The page you link as "these rules" links to Bringing food into the U.S., and that page implies that there is a distinction between "commercial" and "non-commercial quantities". It's inconceivable that 200 boxes of anything would be treated as "non-commercial", so we're in a whole 'nother ball game. – David Richerby Aug 28 '18 at 14:38
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    It should be noted that US important duties are either zero or very low on most items. It's possible that OP would end up paying less than $200 for the imports. Paying duty on something is not the end of the world :) – JonathanReez Aug 28 '18 at 15:15
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    If you're coming from the Philippines, it looks like the exemption is $800. The coffee duties on the remaining ~$1500 are in Chapter 9 of the Harmonized Tariff Schedule. – Charles Aug 28 '18 at 18:14
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    $1,600 or $800 (or $200) is the exemption for US residents bringing items home. For nonresidents bringing gifts, it's $100, and duty would apply at whatever the appropriate rate is based on the product type and country of origin. However, in this case, you'd have a hard time convincing the officers that this isn't a commercial import, and no exemption would apply. You could also face problems because it's not packaged for sale in the US (does not comply with US labeling laws, dubious health claims, etc) – Zach Lipton Aug 29 '18 at 5:46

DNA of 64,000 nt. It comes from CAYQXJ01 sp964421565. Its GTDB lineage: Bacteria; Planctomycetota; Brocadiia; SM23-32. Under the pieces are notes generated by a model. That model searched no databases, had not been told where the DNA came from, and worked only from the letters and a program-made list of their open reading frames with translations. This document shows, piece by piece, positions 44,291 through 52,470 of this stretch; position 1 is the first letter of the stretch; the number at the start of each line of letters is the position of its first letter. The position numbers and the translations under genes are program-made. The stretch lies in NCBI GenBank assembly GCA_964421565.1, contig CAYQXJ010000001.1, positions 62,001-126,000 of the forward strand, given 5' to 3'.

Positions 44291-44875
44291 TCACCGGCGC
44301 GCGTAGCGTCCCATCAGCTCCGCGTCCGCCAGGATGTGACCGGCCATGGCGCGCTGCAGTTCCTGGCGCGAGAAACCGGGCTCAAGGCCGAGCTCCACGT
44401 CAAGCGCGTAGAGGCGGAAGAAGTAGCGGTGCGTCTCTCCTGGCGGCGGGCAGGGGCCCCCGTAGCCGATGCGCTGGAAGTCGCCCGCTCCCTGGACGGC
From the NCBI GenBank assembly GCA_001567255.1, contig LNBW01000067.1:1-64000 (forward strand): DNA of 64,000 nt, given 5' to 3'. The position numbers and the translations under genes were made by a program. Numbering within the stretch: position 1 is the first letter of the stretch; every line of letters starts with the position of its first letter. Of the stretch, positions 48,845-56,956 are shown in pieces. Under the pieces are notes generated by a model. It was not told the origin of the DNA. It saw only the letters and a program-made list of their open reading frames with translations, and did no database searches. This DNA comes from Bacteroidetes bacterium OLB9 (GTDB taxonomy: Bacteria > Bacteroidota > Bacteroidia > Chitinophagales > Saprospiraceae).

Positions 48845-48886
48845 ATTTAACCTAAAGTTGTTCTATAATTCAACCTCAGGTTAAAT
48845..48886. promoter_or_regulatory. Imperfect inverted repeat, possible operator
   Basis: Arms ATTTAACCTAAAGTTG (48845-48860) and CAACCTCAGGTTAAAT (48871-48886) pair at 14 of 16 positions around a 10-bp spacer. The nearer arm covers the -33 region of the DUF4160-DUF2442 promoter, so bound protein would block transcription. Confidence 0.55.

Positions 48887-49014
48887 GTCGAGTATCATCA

• While the ingredients might be ok, the marketing as "slimming coffee" could well be disallowed in the US. – henning Aug 29 '18 at 12:13
18

You need to check the ingredient list very carefully. Some dieting products contain amphetamines or similar compounds that are restricted in the USA. Trying to import such products could get you in serious trouble. And even if they're legal, you will have to pay import duties on them, since 200 boxes is well above any 'personal use'.

  • 8
    It may be more than import duties. Bringing quantities of food beyond personal use into the UK would probably require an import license; the US may be similar. – David Richerby Aug 28 '18 at 10:20
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    I would be very careful on the ingredients. Maybe my Google Fu failed, but I tried to look for the ingredient list / nutrition facts card with no result. An English ingredients list will help customs officers a lot. I have no information whether Philippines laws require food products to print the ingredients list. Photo does not show (the "Ingredients" bullet list we can see is normally not the regulatory one you see on the back) – usr-local-ΕΨΗΕΛΩΝ Aug 28 '18 at 11:02